For whatever it's worth, my dad flew off carriers in the Navy before getting out and joining on with a major airline.
When I was 16 and looking at colleges and careers, I knew what my major was going to be (aerospace engineering) but was convinced I wanted to fly for a living. I was applying to the service academies and looking at civilian options. Even after leaving for college I was looking at ANG and reserves for flying. Dad pulled me aside one day and said "look, the best thing I could tell you is that you don't want to fly for a living. I do, and I count down every day until I can retire. Get a good job, get an airplane of your own, and fly for yourself." He's also said that flying for a living all but killed his enjoyment and passion for it, until he finished his RV-6. The flying he does outside of work "is the most fun I've ever had, in any airplane", with solo flights during his Navy training a distant second.
If your daughter wants to fly commercial, is she prepared to spend at least half her nights on the road, sleeping in a hotel room (or worse, flying a redeye)? Is she prepared to have her landings loudly criticized by know-nothing passengers who can barely parallel park? Or better yet, is she prepared to take abuse from passengers for things completely out of her control? Is she prepared to miss holidays, birthdays, and anniversaries? Is she willing to be humiliated every working day by the TSA?
If she goes corporate/private, is she prepared for extremely demanding passengers with absurd requests and no-notice travel schedules? Is she prepared to fly to middle-of-nowhere airports with almost nowhere to sleep or eat, and be expected to be ready to leave at any time? Is she strong enough to deal with pressure (up to and including "I'll fire you") to fly illegally or in unsafe conditions?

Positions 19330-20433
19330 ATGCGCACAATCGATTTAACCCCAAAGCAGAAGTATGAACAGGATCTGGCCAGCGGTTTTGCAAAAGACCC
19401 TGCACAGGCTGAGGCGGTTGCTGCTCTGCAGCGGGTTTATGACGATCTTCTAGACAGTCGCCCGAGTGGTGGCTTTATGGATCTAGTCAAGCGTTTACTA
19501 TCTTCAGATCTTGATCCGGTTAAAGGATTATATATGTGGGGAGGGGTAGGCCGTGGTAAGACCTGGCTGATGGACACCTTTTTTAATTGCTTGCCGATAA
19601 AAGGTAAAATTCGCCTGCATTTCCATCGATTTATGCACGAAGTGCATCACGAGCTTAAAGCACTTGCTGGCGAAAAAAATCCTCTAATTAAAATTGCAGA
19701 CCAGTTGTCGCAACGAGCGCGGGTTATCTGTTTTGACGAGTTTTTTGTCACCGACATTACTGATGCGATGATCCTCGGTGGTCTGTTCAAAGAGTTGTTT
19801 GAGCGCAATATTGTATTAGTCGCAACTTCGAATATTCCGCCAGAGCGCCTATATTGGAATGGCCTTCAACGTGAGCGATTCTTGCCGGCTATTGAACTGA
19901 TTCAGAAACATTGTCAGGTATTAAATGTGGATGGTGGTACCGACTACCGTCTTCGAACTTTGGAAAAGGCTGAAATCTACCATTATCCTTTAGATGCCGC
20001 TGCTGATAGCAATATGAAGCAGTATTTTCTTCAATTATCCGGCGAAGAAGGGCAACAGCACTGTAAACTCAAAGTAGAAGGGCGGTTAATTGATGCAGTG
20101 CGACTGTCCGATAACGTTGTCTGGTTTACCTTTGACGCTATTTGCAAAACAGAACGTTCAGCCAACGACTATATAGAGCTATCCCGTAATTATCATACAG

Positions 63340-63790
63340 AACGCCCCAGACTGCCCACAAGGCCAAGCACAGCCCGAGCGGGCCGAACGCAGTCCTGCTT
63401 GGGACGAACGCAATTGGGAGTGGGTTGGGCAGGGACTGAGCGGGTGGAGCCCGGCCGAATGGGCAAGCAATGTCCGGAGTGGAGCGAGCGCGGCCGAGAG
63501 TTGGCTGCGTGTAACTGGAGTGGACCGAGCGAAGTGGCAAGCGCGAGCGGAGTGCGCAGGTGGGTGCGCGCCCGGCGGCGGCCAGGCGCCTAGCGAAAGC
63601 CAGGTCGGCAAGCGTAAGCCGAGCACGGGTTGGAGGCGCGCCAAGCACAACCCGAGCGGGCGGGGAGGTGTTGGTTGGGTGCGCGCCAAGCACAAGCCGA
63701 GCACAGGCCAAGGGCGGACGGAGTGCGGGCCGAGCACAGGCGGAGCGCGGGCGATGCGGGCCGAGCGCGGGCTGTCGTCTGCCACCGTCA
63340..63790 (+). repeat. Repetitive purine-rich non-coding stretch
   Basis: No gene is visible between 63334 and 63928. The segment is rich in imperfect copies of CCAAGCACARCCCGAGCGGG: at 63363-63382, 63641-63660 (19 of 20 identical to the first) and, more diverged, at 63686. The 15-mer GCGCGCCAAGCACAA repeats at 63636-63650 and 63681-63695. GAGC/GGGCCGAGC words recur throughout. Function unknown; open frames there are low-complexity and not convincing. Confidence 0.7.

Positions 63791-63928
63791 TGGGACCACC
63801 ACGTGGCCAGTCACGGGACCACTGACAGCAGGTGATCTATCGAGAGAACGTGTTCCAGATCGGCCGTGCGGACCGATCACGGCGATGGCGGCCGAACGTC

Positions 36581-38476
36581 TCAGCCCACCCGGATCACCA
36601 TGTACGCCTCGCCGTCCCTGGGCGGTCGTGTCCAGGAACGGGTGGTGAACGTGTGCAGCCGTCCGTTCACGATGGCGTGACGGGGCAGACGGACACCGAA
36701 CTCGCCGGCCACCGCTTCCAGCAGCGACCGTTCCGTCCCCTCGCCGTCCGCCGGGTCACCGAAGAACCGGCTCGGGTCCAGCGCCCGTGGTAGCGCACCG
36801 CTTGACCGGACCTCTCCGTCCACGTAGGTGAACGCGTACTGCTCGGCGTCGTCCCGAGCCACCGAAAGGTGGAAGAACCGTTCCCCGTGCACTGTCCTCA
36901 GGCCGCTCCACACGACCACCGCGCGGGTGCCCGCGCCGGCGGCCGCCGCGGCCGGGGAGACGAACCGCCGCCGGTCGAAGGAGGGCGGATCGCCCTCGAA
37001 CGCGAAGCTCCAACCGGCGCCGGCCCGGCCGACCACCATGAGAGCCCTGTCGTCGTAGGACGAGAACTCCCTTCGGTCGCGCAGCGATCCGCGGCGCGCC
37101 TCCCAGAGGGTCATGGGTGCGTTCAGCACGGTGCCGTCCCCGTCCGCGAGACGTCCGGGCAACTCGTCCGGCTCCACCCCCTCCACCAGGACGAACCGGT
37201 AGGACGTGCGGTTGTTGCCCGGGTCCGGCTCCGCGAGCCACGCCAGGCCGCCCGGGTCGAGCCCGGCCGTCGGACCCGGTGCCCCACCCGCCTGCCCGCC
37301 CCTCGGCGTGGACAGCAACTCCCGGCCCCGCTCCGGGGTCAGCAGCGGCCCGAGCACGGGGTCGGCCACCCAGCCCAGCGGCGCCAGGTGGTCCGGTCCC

A high school friend of mine was valedictorian and wound up going to the Air Force Academy. He wanted to fly F-15s in the worst way. But when he graduated and went through the early pilot screening/instruction he found out that he got violently sick from any kind of aerobatics or unusual attitudes. He was washed out of pilot training and is now flying UAVs somewhere. He's miserable.
LS, I'm not trying to discourage your daughter from flying professionally. But I wanted to share the experiences of friends and family that did so, and which influenced me in the direction of becoming an engineer and flying for myself instead.
I do know others who love their flying careers. The negative points that drove my dad and others up the wall just rolled off the backs of those who love it. Everyone handles things differently. The trick, I guess, would be making sure that you don't fall in the trap where doing what you love for a living kills your enjoyment of it.